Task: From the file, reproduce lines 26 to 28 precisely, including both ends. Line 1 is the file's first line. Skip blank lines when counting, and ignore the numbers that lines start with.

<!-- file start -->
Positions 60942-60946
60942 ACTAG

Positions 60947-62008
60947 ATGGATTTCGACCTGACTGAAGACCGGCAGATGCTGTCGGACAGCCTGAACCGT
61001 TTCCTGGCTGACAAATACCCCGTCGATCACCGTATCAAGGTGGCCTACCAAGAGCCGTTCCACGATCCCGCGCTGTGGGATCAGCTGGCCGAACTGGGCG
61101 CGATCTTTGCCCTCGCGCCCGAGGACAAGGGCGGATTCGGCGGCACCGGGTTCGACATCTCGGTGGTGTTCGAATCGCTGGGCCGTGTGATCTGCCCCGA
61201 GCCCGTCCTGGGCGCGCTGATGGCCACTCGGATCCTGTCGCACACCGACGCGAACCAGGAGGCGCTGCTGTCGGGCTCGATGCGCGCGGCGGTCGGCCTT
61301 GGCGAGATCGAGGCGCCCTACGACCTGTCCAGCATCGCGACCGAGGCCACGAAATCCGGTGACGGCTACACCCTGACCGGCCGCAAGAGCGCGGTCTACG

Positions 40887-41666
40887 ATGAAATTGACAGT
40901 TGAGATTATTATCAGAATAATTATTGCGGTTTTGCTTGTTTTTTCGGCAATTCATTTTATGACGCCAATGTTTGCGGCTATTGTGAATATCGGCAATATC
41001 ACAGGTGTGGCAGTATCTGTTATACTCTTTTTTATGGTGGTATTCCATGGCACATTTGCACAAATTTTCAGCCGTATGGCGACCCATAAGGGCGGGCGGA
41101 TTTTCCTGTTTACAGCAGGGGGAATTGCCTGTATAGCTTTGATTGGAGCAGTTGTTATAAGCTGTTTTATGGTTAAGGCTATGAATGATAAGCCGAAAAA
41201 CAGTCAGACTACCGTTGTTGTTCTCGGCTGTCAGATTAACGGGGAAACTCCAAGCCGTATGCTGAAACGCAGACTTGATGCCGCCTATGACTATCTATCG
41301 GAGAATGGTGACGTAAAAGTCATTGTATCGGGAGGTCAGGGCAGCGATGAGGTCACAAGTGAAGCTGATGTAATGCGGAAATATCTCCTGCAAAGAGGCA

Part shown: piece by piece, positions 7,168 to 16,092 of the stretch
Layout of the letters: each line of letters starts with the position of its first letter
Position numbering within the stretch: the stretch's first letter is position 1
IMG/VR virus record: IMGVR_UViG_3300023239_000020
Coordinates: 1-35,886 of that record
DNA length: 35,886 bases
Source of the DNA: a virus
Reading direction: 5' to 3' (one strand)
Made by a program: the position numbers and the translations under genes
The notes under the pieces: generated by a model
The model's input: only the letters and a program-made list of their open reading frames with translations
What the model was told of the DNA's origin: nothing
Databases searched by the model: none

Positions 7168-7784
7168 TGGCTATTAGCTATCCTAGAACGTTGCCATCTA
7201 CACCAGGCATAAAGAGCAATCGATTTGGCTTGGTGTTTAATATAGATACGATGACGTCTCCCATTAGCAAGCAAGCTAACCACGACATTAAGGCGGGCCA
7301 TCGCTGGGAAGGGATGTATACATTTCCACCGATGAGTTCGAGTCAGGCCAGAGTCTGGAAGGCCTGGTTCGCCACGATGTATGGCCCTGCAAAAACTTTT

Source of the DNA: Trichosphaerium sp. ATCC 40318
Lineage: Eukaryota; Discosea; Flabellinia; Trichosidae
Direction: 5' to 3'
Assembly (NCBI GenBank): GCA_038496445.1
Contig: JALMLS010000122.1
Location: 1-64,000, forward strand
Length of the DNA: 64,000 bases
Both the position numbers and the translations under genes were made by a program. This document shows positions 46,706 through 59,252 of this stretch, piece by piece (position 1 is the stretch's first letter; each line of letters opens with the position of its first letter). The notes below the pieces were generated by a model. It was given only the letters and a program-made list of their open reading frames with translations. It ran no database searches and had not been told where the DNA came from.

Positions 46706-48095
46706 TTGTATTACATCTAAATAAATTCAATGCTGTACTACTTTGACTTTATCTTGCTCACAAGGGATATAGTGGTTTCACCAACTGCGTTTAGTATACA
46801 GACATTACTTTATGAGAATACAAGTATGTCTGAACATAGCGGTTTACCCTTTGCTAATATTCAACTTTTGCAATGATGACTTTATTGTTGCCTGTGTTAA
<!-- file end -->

The model's input: only the letters and a program-made list of their open reading frames with translations
What the model was told of the DNA's origin: nothing
Databases searched by the model: none